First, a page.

This course examines the detailed microscopic structure and biochemical functioning of living organisms. Mechanisms of inheritance and evolution are also studied. With Biology 1110, this course fulfills the requirements of a first year university Biology course.
- Introduction to Genetics and Evolution
- Mendelian Inheritance: theory and problems
- Non-Mendelian Inheritance: multiple alleles, sex linkage and multigenic inheritance
- experiments using Drosophila: how to differentiate an autosomal character from a sex-linked character.
- preparation of plant tissue for microscopic chromosome analysis.
- Molecular Basis of Life
- basic chemical formula of amino acids
- formation of primary, secondary, tertiary and quaternary structure of proteins.
- functions and mechanisms of action of enzymes
- functions and structures of deoxyribonucleic acid (DNA) and ribonucleic acid (RNA)
- replication of DNA
- cellular synthesis of proteins
- molecular and chromosomal basis of mutations
- structure and functions of cellular organelles
- structure and function of biologically important lipids
- models of membrane structure and transport of materials across membranes
- structure and function of biologically important carbohydrates
- biochemical tests for carbohydrates, lipids and proteins
- lab analysis of enzyme action and optimum pH
- Conversion and Use of Energy by Cells
- location and process of cellular respiration
- catabolic pathways and interrelationships for carbohydrates, fats and proteins
- significance of ATP
- location and process of photosynthesis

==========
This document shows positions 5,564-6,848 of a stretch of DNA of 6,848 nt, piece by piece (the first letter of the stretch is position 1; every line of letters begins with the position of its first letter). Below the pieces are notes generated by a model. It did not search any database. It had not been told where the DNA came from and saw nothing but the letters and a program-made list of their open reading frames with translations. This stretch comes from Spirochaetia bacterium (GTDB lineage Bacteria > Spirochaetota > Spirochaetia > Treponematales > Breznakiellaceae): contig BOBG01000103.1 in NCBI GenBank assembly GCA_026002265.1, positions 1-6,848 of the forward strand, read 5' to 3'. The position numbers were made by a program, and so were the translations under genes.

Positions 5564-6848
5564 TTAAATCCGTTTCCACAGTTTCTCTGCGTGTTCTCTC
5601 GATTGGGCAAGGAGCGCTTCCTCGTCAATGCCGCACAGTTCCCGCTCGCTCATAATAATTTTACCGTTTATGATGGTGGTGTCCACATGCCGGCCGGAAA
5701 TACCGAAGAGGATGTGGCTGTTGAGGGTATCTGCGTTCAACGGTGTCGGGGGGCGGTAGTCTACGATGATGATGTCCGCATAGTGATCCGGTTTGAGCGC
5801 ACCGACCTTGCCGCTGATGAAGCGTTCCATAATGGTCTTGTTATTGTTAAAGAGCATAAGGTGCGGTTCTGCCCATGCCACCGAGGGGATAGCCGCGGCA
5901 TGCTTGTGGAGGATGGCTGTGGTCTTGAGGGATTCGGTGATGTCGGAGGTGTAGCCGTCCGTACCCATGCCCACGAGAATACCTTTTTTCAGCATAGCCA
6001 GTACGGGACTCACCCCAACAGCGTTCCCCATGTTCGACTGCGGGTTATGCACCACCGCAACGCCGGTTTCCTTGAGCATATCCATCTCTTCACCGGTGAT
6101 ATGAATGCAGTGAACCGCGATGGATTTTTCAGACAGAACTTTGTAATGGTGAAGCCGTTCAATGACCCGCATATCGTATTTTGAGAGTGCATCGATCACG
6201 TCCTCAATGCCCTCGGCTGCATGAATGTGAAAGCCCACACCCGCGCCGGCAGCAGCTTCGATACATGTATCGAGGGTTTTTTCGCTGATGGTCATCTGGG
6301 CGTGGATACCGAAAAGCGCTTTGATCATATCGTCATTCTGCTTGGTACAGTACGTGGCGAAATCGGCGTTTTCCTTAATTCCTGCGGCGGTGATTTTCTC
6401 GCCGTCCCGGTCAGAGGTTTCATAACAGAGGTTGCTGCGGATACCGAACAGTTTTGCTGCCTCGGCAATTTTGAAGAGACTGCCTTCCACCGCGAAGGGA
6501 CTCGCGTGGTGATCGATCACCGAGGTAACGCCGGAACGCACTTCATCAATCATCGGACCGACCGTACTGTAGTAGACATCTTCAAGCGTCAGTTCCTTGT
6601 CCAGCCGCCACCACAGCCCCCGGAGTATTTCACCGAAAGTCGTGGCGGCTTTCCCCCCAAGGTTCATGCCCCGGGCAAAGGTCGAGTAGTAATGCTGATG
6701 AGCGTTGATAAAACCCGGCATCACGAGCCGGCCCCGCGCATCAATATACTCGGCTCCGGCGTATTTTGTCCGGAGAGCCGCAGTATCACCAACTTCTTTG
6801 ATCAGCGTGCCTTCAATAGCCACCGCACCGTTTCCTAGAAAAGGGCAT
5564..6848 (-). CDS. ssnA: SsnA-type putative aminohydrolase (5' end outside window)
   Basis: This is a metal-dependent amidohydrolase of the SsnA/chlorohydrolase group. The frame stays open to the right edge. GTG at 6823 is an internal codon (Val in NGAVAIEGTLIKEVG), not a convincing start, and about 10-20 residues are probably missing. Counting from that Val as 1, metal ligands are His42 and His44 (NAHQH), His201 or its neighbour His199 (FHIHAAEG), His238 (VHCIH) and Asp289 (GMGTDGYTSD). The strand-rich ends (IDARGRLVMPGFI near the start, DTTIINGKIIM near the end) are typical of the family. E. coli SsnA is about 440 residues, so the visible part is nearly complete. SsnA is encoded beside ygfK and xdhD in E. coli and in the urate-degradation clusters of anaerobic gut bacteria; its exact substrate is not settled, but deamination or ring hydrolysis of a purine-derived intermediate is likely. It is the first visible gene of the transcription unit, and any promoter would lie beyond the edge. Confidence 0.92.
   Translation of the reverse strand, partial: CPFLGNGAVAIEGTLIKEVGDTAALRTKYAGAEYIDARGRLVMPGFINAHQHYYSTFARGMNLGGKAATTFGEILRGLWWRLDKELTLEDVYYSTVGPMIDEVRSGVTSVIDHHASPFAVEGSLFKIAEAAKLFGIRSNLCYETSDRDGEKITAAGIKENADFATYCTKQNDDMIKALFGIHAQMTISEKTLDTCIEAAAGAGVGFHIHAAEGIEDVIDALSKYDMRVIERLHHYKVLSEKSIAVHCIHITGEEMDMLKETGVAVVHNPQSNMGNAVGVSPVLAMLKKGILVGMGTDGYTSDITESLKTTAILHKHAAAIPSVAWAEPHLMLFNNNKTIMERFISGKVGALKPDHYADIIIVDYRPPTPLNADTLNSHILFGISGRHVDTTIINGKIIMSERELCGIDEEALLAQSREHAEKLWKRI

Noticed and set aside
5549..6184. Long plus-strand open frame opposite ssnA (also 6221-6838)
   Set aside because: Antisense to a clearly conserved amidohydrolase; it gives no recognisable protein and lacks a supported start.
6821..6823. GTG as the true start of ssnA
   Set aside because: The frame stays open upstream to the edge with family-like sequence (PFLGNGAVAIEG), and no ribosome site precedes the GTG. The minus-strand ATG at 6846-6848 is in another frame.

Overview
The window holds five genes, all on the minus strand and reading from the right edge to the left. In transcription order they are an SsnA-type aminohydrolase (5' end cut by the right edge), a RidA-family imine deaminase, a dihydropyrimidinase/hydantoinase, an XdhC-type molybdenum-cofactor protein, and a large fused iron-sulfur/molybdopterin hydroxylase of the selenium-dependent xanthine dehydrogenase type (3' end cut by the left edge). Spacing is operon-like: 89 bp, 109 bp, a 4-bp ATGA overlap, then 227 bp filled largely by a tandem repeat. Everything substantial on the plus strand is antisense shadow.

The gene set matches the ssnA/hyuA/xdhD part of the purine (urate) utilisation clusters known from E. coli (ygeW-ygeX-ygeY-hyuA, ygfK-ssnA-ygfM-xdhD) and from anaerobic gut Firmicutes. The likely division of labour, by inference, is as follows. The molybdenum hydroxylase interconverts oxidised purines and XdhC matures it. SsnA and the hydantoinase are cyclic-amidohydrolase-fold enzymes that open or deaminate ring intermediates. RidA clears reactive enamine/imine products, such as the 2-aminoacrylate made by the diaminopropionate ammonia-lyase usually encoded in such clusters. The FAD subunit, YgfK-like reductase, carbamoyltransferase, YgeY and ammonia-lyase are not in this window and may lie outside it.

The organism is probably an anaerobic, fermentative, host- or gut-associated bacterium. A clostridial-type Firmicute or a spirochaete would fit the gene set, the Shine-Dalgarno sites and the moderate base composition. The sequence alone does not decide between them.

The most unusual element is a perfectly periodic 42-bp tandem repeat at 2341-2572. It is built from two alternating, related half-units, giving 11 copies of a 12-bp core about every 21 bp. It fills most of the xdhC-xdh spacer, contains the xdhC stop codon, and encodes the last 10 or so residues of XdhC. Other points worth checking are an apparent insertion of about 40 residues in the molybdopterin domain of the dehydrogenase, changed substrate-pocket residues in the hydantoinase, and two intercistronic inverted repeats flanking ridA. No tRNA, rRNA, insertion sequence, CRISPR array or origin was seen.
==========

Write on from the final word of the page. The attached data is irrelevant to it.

- light dependent reactions
- light independent reactions
- technique of paper chromatography for the separation of leaf pigments
- Plant and Animal Growth and Development
- mechanisms by which seed plants reproduce
- process of double fertilization
- results of fertilization: growth of seeds
- role of soil in plant growth and development, including impact of acid rain
- role of plant hormones and the photoreceptor phytochrome on plant growth and development
- gibberellic acid experiment: role in development of pea plants
- process of animal fertilization
- stages of development following fertilization
- significance of primary germ layers
- sea urchin fertilization
- Origin and Evolution of Life
- scientific theories with respect to how life arose on earth
- origin of prokaryotic and eukaryotic cells
- types of evolution
- Lamarck’s theory of evolution
- Darwin-Wallace theory of evolution by natural selection
- sources of heritable variation within a species
- meaning and role of fitness in evolution
- types of natural selection
- role of isolating mechanisms in speciation
Methods of Instruction
This course involves four hours of lecture/tutorial/week and three hours of laboratory work. The information content is integrated with laboratory experiments, problem sets and textbook readings.
Means of Assessment